Tuesday, May 29, 2007

Tripe at the Wall Street Journal

I opened my copy of today's WSJ this evening hoping to find something to entertain myself over dinner. Instead I find this exquisitely excruciating op-ed by Peter Berkowitz claiming that, get this, "[t]he American right is a cauldron of debate; the left isn't".

Uh-huh... right.

What the hell is the WSJ doing publishing this crap? Let's start with the premise, which any halfway intelligent person should recognize is a totally unsupported by anything even remotely resembling reality. There's ample evidence of debate on both side of the aisle; that the WSJ is comfortable publishing sweeping, and demonstrably wrong, generalizations on its opinion pages makes me wonder why anyone gives them the time of day, much less any sort of credibility. But I digress; this isn't a rant about the WSJ, but rather a particular dollop of pablum found therein.

In support of his main thesis he offers the following:

But on non-standard issues - involving dramatic changes in national security and foreign affairs, the power of medicine and technology to intervene at the early stages of life, and the social meaning of marriage and family, the partisans show a clear difference: the left is more and more of one mind while the divisions on the right deepen.
God, where to start?

First, why all the unnecessary circumlocutions? If you want to say "the war in Iraq, abortion, and the homosexual menace" you should just come out and say it. Stop hiding behind noble generalities when you've got a specific beef. You're not fooling anyone, especially when you trott out your pet issue in the guise of an "example" in the very next paragraph.

Now on to the meat of his argument, to which I reply "Umm... yeah... duh. What's you're point?". He has conveniently selected, as his sampling of "non-standard issues", questions which progressives discussed and resolved eons ago, but which conservatives are just now starting to grapple with thanks to people like St. Rudy. It's not the progressives' fault that we've moved on to other issues: global climate change, immigration, poverty, etc. To say that there are no divisions within the progressive community on these issues is, again, a totally baseless assertion.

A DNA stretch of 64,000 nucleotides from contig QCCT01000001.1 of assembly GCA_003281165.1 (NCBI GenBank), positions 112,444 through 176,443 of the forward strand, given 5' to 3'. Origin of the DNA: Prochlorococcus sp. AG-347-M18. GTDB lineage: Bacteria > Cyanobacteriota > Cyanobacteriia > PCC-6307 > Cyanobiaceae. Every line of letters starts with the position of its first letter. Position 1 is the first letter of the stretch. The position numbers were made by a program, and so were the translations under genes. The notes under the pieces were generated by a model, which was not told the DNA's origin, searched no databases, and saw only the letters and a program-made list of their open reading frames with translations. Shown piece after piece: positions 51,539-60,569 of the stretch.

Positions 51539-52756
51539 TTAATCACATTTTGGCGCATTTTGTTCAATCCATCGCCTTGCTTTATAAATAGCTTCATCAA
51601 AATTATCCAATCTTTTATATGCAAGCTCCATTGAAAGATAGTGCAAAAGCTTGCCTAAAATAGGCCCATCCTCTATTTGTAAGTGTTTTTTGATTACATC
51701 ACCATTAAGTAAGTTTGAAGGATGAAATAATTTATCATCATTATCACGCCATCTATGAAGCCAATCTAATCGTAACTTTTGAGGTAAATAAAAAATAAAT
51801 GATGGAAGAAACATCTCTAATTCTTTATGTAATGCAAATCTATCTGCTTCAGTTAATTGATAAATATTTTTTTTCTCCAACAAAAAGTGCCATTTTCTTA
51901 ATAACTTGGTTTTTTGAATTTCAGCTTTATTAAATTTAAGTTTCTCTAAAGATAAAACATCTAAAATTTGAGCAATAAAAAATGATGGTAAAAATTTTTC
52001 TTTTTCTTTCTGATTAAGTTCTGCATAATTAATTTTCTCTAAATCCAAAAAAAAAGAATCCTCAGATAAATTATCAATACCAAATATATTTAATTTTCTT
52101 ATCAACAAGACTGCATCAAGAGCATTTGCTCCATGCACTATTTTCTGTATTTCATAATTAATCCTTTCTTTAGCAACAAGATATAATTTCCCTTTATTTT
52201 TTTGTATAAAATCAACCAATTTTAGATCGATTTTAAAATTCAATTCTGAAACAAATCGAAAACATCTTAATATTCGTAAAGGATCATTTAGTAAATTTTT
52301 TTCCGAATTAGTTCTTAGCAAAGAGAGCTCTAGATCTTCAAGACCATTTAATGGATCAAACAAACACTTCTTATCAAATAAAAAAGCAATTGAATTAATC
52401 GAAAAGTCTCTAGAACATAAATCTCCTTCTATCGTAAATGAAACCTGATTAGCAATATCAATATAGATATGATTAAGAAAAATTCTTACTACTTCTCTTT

Then he goes on about his pet issues for awhile, throws in some Strauss and Hayek, and calls it a day. All of which might be interesting reading if his basic premise wasn't so blindingly ignorant.

Monday, May 28, 2007

Ever Notice...

That Bibleman looks like a cross between an old He-Man action figure and Saul Of The Mole Men?

Writing My Personal Statement Is Making My Head Explode

The first in what is likely to be a long line of posts about getting an MBA. Provided, of course, that I get this part right and actually get accepted.

For those of you who haven't ever been intimately involved in applying to an MBA program its a lot like applying to college. You take a test (did I mention that I rocked the GMAT?), fill out application paperwork, and then supply a bunch of supporting materials. For the particular program to which I'm applying this includes a résumè and a "personal statement" which is supposed to, I dunno, give screeners insight into your worthiness as an individual or something like that.

Those of you who read this blog on a regular basis (all 2 of you) know that I've no problem writing at length about random topics. Why is it, then, that I'm finding the production of a 3-page personal statement to be such a draining endeavor? In my case part of it seems to be the prompt that I'm writing to, which boils down to "write a personal statement, and make sure you address these questions". This, I'm lead to believe, is somewhat idiosyncratic of the program to which I'm applying; it seems like many MBA programs want a couple of essays, but this program is trying to cram everything into one essay. I'll not provide specifics, since it'd be too easy to identify the program, but there are some standard questions ("tell us about a time you worked in a team", "tell us about a time when you were a leader") combined with some questions which are specific to the program.